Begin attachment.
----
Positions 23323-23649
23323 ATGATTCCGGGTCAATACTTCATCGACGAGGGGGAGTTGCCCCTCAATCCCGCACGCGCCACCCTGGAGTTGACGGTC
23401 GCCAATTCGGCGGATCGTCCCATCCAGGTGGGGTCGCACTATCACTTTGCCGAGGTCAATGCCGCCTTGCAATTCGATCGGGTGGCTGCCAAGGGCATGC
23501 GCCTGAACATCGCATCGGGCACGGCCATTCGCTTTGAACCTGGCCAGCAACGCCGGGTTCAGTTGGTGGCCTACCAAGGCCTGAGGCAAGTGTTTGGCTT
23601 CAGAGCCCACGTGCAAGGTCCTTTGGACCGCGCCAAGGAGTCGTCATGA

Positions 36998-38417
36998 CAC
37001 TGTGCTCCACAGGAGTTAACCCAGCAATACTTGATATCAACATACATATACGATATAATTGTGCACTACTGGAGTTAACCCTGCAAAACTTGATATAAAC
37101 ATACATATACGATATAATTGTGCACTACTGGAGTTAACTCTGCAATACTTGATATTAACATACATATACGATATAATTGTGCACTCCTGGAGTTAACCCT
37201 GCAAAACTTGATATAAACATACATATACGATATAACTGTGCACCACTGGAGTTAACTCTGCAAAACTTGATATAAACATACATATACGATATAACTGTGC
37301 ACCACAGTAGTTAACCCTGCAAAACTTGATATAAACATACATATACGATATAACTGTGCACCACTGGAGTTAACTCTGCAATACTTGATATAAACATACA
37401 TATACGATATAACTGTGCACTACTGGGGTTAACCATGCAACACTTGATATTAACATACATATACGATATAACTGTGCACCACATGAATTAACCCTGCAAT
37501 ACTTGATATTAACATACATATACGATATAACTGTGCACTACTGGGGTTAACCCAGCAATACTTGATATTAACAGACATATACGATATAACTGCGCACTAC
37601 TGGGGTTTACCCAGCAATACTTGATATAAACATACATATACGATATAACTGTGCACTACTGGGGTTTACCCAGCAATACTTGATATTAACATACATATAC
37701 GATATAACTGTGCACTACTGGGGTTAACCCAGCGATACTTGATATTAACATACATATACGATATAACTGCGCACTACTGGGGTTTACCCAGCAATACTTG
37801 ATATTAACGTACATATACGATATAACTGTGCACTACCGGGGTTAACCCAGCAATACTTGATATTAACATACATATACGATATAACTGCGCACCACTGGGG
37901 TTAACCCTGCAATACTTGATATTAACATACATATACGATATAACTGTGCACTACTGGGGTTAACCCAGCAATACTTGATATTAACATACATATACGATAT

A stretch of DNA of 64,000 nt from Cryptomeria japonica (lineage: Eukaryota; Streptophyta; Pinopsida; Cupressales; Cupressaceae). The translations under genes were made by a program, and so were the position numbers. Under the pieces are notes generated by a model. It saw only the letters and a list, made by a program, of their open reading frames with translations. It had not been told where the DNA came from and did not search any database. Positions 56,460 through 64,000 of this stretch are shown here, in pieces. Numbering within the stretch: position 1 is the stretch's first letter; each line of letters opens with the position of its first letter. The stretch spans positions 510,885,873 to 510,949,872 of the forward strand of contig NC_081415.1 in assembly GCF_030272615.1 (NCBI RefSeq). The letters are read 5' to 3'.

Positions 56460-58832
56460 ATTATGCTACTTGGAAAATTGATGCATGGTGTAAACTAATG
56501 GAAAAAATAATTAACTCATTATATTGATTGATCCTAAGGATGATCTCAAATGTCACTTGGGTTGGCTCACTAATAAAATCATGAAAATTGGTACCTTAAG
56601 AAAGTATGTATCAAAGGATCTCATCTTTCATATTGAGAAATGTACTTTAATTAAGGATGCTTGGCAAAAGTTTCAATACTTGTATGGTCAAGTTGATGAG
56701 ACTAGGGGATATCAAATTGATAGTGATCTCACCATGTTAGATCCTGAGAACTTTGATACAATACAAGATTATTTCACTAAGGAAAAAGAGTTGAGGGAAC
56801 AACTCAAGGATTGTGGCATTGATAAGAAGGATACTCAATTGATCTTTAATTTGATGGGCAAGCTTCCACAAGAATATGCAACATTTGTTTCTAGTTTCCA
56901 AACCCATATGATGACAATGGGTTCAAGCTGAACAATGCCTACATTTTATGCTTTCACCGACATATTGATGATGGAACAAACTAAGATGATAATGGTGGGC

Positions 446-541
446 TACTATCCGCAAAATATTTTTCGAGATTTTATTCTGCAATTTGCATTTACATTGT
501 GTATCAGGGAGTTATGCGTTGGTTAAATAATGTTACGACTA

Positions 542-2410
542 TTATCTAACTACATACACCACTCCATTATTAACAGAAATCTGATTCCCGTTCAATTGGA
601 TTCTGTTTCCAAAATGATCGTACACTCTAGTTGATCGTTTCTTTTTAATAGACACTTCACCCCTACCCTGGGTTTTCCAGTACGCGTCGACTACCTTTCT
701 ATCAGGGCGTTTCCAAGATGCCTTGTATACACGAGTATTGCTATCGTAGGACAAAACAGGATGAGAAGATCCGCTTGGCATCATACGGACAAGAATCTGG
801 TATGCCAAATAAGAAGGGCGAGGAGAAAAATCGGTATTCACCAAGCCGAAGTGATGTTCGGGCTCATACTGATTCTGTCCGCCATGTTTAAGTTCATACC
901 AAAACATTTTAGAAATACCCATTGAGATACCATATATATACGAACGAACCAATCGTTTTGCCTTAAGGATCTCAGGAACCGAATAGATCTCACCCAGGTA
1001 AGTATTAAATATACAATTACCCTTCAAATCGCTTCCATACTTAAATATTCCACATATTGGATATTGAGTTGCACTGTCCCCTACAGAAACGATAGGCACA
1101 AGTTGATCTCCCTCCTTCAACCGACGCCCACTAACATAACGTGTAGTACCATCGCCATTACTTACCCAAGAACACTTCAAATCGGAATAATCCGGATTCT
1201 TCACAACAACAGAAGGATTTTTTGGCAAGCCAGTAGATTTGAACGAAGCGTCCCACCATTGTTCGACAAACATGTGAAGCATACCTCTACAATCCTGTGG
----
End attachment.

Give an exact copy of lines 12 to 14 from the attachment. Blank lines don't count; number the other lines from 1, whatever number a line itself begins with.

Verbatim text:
37401 TATACGATATAACTGTGCACTACTGGGGTTAACCATGCAACACTTGATATTAACATACATATACGATATAACTGTGCACCACATGAATTAACCCTGCAAT
37501 ACTTGATATTAACATACATATACGATATAACTGTGCACTACTGGGGTTAACCCAGCAATACTTGATATTAACAGACATATACGATATAACTGCGCACTAC
37601 TGGGGTTTACCCAGCAATACTTGATATAAACATACATATACGATATAACTGTGCACTACTGGGGTTTACCCAGCAATACTTGATATTAACATACATATAC